Right before John Edward Clark was diagnosed with malignant mesothelioma in 2015, he and his wife were near the end of another personal nightmare. The couple had filed for personal bankruptcy in 2010 under Chapter 13, had spent more than five years repaying their debts, and were months away from all of their remaining obligations having been paid off.
They paid those debts off but their bankruptcy proceeding remain formally open for another year, and one week before its official close they initiated a personal injury action against
The Boeing Company and others for having exposed him to asbestos and causing his fatal illness. Upon learning of the bankruptcy proceedings, Boeing moved to have the personal injury suit dismissed, claiming that the couple’s failure to disclose his diagnosis during his bankruptcy barred them from pursuing personal injury claims.
Though a district court agreed, the U.S. Court of Appeals, Second Circuit recently overturned that decision, allowing Mrs. Clark to continue her journey for justice.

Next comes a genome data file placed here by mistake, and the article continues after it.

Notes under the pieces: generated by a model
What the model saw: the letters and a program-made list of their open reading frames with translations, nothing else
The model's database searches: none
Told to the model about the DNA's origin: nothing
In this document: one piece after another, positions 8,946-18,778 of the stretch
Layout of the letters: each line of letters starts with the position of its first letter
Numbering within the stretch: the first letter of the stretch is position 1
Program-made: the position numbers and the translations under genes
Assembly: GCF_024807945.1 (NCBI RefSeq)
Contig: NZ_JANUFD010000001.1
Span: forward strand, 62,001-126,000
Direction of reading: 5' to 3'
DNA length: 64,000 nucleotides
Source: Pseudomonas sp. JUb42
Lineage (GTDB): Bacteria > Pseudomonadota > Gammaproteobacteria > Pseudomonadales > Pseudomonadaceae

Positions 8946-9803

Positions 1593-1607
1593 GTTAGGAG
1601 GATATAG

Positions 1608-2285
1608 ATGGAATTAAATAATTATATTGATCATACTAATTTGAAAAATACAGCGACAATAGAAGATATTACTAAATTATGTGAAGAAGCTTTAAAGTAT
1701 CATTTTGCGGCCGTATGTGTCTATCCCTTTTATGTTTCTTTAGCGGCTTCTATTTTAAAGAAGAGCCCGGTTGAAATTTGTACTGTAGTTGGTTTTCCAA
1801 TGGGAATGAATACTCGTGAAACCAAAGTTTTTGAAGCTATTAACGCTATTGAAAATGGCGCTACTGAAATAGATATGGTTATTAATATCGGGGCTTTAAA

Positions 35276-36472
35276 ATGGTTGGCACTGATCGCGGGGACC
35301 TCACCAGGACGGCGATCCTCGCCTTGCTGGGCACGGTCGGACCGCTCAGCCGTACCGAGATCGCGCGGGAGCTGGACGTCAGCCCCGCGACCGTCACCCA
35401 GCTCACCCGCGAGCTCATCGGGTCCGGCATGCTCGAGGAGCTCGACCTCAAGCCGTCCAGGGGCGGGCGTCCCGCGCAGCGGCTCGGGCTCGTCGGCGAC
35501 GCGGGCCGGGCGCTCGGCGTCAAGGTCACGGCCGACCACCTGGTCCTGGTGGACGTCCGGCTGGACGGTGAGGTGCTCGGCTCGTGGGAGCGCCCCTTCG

The Clark’s mesothelioma story represents a true tragedy. The couple found themselves $100,000 in debt, but instead of avoiding their obligations under Chapter 7 they reorganized them, paying off their creditors in full and with interest at the federal judgment rate over a five year period through monthly payroll deductions.
They paid $2,152 every month from Mr. Clark’s paycheck, and three weeks before the sixtieth and final deduction was to be taken in July 2015, he got his fatal diagnosis. Having served for two decades in the Air Force and in private sector environments that exposed him to asbestos, he brought suit against Boeing and several other companies.
He specifically asked his attorney whether the bankruptcy asset scheduled needed to be updated, but his attorney chose not to alert the bankruptcy court. Boeing moved to dismiss after the couple had received their final discharge, arguing that there is a legal technicality that “prevents a party from asserting a factual position in one legal proceeding that is contrary to a position that is successfully advanced in another proceeding.”
In its review of the case, the Appeals court said that the decision, though technically appropriate, was equitably inappropriate, and that “the principles of equity require the courts to entertain Mrs. Clark’s personal injury claims.”
Being diagnosed with mesothelioma is a nightmare. It can feel like all of the world’s forces are aligned against you, but there are compassionate advocates ready to help. For information, contact the Patient Advocates at Mesothelioma.net at 1-800-692-8608.FREE Mesothelioma Packet